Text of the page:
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Lawmaker Revives Eminent Domain Question for Dallas-Houston Bullet Train Project

State Rep. Byron Cook asked Texas Attorney General Ken Paxton on Friday to rule on whether a private company developing a high-speed train project in the state has the power of eminent domain.

State Rep. Byron Cook, R-Corsicana, debates an amendment to SB19, an ethics bill on May 26, 2015.

Editor's Note: This story has been updated with a comment from Texas Central.

State Rep. Byron Cook asked Texas Attorney General Ken Paxton on Friday to rule on whether a private company developing a high-speed train project in the state has the power of eminent domain.

Texas Central Partners has been developing a privately funded bullet train intended to travel between Houston and Dallas in less than 90 minutes. While the project has garnered strong support in those cities, residents in the largely rural communities along the proposed route have voiced opposition. Cook's request asks Paxton to determine whether the company has the right, under state law, to enter private property to conduct land surveys "and ultimately take" private land.

"This issue is of great importance to Texans, especially rural Texans, whose property is already being entered upon in preparation for the initiation of eminent domain proceedings," Cook, a Republican from Corsicana, wrote in his request. "The issue upon which I request an opinion in one of statutory interpretation and the rules that govern your response are straightforward."

There are currently hundreds of private companies afforded eminent domain authority in Texas, including dozens of private railroad companies, according to a list maintained by the state comptroller's office.

State law asserts that high-speed rails have the same rights as other railroad companies — including the right of eminent domain. In 2015, several lawmakers unsuccessfully pursued measures to block Texas Central's multibillion-dollar project. One of those efforts, from state Sen. Lois Kolkhorst, R- Brenham, would have specifically stripped firms developing high speed rail projects from having eminent domain authority.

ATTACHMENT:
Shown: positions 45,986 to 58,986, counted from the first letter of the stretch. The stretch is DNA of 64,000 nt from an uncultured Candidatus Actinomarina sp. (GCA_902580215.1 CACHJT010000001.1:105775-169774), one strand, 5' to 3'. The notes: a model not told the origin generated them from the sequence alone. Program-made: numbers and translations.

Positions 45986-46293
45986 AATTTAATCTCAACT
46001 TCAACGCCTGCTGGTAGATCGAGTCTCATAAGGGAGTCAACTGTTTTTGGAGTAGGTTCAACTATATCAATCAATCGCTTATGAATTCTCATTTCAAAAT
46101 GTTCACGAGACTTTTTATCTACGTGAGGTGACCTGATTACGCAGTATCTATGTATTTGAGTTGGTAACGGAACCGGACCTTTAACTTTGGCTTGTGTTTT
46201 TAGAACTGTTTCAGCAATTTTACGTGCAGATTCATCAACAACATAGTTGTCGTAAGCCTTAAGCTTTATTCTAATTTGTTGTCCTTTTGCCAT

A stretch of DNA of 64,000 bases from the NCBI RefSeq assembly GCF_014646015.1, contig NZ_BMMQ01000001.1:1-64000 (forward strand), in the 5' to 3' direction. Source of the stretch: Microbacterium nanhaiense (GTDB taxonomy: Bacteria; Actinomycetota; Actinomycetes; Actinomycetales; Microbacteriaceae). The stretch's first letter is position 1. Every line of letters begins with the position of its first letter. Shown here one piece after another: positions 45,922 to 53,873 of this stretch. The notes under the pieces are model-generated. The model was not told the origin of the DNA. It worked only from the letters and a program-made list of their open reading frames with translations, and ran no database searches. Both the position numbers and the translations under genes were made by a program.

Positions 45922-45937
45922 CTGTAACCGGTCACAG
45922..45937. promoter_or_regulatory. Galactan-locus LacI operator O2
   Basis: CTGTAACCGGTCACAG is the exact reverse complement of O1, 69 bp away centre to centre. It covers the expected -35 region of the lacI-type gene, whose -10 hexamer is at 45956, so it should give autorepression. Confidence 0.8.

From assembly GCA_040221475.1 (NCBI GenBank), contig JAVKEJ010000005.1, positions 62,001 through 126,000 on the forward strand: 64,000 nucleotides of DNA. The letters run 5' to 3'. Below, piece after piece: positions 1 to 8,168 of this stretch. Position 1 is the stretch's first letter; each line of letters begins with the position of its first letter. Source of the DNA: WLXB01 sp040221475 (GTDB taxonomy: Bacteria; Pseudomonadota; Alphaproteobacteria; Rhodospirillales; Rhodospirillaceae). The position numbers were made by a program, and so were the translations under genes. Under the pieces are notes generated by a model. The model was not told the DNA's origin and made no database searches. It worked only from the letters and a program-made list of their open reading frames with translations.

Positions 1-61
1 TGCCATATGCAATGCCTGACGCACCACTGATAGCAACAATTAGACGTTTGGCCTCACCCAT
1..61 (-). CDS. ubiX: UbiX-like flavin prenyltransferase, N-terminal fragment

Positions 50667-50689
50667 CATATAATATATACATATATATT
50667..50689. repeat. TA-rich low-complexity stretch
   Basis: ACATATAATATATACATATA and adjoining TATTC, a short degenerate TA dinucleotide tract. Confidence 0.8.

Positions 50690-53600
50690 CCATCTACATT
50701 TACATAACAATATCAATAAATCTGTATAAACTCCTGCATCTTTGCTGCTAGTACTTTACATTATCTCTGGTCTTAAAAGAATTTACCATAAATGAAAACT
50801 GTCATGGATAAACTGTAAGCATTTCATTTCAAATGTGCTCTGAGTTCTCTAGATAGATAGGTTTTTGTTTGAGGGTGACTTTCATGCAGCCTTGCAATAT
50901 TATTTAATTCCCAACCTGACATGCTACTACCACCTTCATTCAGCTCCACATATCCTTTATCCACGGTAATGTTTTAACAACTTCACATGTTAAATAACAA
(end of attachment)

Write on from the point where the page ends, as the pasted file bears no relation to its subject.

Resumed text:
A statement from Texas Central said the company has built positive relationships with landowners on the rail's proposed route and planned only to use their "legal authority" of eminent domain as a last resort. 

"Texas' Constitution and legislative statutes have long granted eminent domain authority to railroads such as Texas Central, pipeline companies, electric power companies and other industries," the statement said. "All support the creation of infrastructure necessary to serve the public efficiently and enjoy a healthy economy. We believe it is clear that Texas law allows these proceedings for efforts that provide for a public good and a strong economy."

In his request for opinion, Cook said Texas Central should not qualify as a railroad company and therefore should not be awarded eminent domain.

"The decision of whether to grant High Speed Rail eminent domain power is one that should be made today by the legislature," Cook wrote. "It should not be labelled into a definition created over 100 years ago to deal with a very different type of railroad, in a very different time in our state's history." 

Disclosure: Texas Central Railway has been a financial supporter of The Texas Tribune. A complete list of Tribune donors and sponsors can be viewed here.

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